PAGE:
Allercy and Asthma Health
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The Official Publication of AAN - MA

Steering Clear of the Flu This Season

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by Roger D. Seheult, MD

The flu (or influenza) season is upon us, and it’s time to protect ourselves from the virus and its complications as best as we can.  According to the CDC, there is about a 5-20% chance of getting the flu this year and about a 1/1000 chance of being hospitalized.  Of course, people who are older and have asthma or other lung diseases are at an increased risk of the flu and its complications. 

First of all how do I know if I have the flu?

Symptoms of the flu can vary but usually include fever, headache, tiredness, cough, sore throat, nasal congestion or runny nose, body aches and, in children especially, diarrhea or vomiting. 

Am I at risk for complications from the flu?

You are if you are over 50 years old, live in a nursing home, have heart or lung disease, are pregnant or have a compromised immune system such as HIV/AIDS. 

What are the more common complications of getting the flu?

Common complications include pneumonia, muscle aches, and heart attacks.  Other complications include ear and sinus infections, flare ups of bronchitis, asthma, emphysema, and congestive heart failure. 

What can I do to prevent getting the flu?

First of all, you can get the vaccine.  There are two general forms including a shot in the arm and a nasal swab.  You should get them each year.  Last year’s shot doesn’t work for this year.  You should avoid contact with sick people, wash your hands with soap and water or use alcohol-based hand rub if water and soap are not available. 

Ok, what do I do if I think I’ve already contracted the flu?

There actually are antiviral drugs that can speed up the course of the flu and help prevent complications.  If you get the flu, antiviral drugs are a treatment option. Check with your doctor promptly if you get flu symptoms and if you have a high risk condition such as asthma, diabetes, or chronic heart disease as it is best to start therapy early (less than two days) in the course of the flu.  Children and pregnant women can take these drugs. 

Is there anything in particular that I can do to manage my asthma during the flu?

Again, be aware the a flu vaccine is the best way to prevent getting the flu.  But if you have asthma and you get the flu, make sure that you check with your doctor to see if antiviral drugs are right for you.  You may need to increase the amount of albuterol or rescue inhalant you are using.  If this is significant you should let your doctor know early on as additional medications or even oral or parenteral steroids may be necessary.  Early signs of sinusitis such as sinus pressure could also herald the onset of an asthma exacerbation and should be noted.  You should not share asthma medication or equipment.  Carry a rescue inhaler with you at all times.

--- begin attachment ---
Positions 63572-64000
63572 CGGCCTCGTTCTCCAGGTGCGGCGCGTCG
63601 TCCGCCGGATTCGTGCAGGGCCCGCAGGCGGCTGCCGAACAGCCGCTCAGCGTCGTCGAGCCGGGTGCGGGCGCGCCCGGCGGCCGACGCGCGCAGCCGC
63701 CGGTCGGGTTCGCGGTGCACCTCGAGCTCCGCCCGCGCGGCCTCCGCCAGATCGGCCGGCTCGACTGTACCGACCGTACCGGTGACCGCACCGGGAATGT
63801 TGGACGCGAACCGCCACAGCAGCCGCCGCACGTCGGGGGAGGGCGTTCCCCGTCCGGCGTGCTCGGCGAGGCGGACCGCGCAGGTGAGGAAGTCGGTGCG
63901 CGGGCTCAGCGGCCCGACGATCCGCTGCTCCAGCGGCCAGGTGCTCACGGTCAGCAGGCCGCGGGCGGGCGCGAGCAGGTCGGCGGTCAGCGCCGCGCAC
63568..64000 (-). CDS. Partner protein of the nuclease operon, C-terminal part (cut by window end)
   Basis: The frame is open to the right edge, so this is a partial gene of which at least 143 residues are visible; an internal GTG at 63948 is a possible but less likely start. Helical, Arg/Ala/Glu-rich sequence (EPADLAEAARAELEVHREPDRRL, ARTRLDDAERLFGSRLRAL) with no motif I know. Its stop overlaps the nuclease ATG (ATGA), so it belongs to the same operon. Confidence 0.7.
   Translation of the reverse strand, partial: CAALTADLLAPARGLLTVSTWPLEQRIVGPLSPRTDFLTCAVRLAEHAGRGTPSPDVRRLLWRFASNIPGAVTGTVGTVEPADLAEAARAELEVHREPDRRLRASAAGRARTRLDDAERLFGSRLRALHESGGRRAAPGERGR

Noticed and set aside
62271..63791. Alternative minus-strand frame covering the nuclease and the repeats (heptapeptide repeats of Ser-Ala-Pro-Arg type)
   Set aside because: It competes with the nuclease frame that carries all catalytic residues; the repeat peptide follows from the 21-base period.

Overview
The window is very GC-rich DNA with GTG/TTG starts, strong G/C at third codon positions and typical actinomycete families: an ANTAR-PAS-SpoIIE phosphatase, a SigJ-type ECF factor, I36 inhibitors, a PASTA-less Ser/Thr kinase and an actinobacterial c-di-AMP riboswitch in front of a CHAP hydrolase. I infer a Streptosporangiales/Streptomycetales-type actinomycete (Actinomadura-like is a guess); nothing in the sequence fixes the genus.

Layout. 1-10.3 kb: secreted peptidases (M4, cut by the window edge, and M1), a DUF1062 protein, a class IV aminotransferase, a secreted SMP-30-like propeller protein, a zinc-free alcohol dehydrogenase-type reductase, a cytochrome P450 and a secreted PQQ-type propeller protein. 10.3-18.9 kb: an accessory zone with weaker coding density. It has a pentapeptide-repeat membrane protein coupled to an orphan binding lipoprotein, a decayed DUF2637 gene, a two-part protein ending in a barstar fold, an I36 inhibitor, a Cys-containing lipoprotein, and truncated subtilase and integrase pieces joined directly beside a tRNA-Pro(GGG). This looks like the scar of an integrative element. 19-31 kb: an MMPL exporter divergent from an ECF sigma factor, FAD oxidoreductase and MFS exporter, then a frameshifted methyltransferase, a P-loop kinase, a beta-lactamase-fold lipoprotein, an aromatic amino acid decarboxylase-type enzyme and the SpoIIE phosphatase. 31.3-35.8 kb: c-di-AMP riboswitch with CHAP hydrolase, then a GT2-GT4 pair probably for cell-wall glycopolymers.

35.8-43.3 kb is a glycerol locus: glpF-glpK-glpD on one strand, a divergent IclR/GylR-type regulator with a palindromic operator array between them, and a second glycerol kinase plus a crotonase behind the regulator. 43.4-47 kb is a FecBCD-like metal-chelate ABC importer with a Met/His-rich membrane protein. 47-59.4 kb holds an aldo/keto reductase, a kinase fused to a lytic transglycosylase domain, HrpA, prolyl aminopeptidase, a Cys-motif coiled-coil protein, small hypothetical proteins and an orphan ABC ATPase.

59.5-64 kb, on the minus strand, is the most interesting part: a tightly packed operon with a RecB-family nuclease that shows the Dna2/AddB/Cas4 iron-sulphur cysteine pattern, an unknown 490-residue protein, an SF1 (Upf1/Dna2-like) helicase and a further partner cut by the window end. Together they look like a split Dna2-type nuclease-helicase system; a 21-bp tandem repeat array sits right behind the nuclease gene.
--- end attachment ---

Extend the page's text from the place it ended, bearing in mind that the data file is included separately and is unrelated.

Are there any “myths” about the flu that I should know?

There is a lot of mis-information out there on this subject.  Here are a few myths: 

  1. The flu shot can give you the flu.  It simply can’t since the dead virus in the injectable is just that: dead, and the live virus in the nasal swab is sufficiently deactivated so that it doesn’t cause any symptoms. 
  2. All you can do is wait it out.  As we’ve discussed, there are antivirals that can shorten the course of the flu and prevent some of the feared complications of the flu. 
  3. You only get the flu once a year.  There are many strains of the flu virus.  The flu vaccine tries to cover you for the most common strains, however,  there are many strains and you may get more than one in any particular season.  It’s best to avoid the most common by getting the flu vaccine. 

The flu doesn’t look like it’s going away anytime soon.  Each year we must be prepared to protect ourselves from infection and from its complications.  Fortunately, we are not helpless.  For those of us with chronic lung diseases such as asthma and bronchitis, we must be vigilant and make sure that we are protected by getting the flu vaccine, wash our hands, avoid sick contacts, and be prepared to seek medical attention for antiviral medication in the case of flu-like symptoms to avoid a lengthy and complicated course.

Roger Seheult, MD, is assistant professor of medicine at Loma Linda University School of Medicine, and a critical care intensivist, pulonologist, internist, and sleep specialist at Beaver Medical Group and San Gorgonio Memorial Hospital in Banning, CA.

 

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